You supervise an employee in your school district who is accused of wrongdoing. If what you have heard turns out to be true, the employee has not only violated school policy—he has committed a crime as well. The employee could be fired, and could face criminal prosecution. You are responsible for conducting an investigation into this matter, including an interview of the employee.
It would be a real good idea for you to contact your school attorney and inquire about Garrity v. New Jersey. This case, cited as 385 U.S. 493, was decided by the U.S. Supreme Court in 1967. The case established the general legal principle that a public employee can invoke the 5th Amendment right to refuse to incriminate himself when his employer investigates wrongdoing that might lead to criminal prosecution. Thus, a “Garrity Warning” is due. The warning would advise the employee of the distinction between criminal prosecution vs. administrative proceedings leading to job termination. The 5th Amendment applies to the criminal aspect only. If you refuse to answer your employer’s legitimate questions, you might lose your job. But your silence should not be used against you in a criminal case.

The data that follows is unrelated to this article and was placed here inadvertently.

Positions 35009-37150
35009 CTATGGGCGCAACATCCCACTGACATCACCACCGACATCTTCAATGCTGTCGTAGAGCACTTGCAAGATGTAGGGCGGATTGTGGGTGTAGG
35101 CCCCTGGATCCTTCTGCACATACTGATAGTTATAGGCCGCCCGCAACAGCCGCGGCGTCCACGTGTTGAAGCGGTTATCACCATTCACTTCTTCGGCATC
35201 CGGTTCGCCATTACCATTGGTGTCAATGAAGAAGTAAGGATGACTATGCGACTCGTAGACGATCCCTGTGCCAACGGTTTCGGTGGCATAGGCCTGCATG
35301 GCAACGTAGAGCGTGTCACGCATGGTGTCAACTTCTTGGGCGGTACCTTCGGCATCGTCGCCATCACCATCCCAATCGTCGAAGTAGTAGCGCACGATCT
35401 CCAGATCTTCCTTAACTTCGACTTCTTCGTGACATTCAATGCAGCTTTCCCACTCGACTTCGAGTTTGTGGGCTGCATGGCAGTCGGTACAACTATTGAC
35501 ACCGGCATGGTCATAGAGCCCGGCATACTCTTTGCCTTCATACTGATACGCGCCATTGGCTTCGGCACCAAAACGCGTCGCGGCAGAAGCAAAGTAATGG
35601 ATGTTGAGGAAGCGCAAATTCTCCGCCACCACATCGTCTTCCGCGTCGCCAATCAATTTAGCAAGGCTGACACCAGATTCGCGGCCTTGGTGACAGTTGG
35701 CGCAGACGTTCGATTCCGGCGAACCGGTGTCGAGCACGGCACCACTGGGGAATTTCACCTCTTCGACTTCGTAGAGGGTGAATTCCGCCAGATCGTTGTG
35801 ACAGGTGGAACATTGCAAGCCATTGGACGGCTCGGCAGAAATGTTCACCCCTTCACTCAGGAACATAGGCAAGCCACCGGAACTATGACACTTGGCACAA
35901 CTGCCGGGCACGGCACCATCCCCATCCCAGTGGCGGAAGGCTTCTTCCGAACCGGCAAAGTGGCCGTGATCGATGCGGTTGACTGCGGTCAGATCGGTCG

Call your attorney about this. The specific wording of a Garrity Warning is important, and may vary depending on the circumstances. But if you start that conversation by telling your school lawyer that you need help with a “Garrity Warning” I can guarantee that your lawyer will be impressed.
DAWG BONE: H.R. DIRECTORS NEED TO ADD “GARRITY WARNING” TO THEIR VOCABULARY.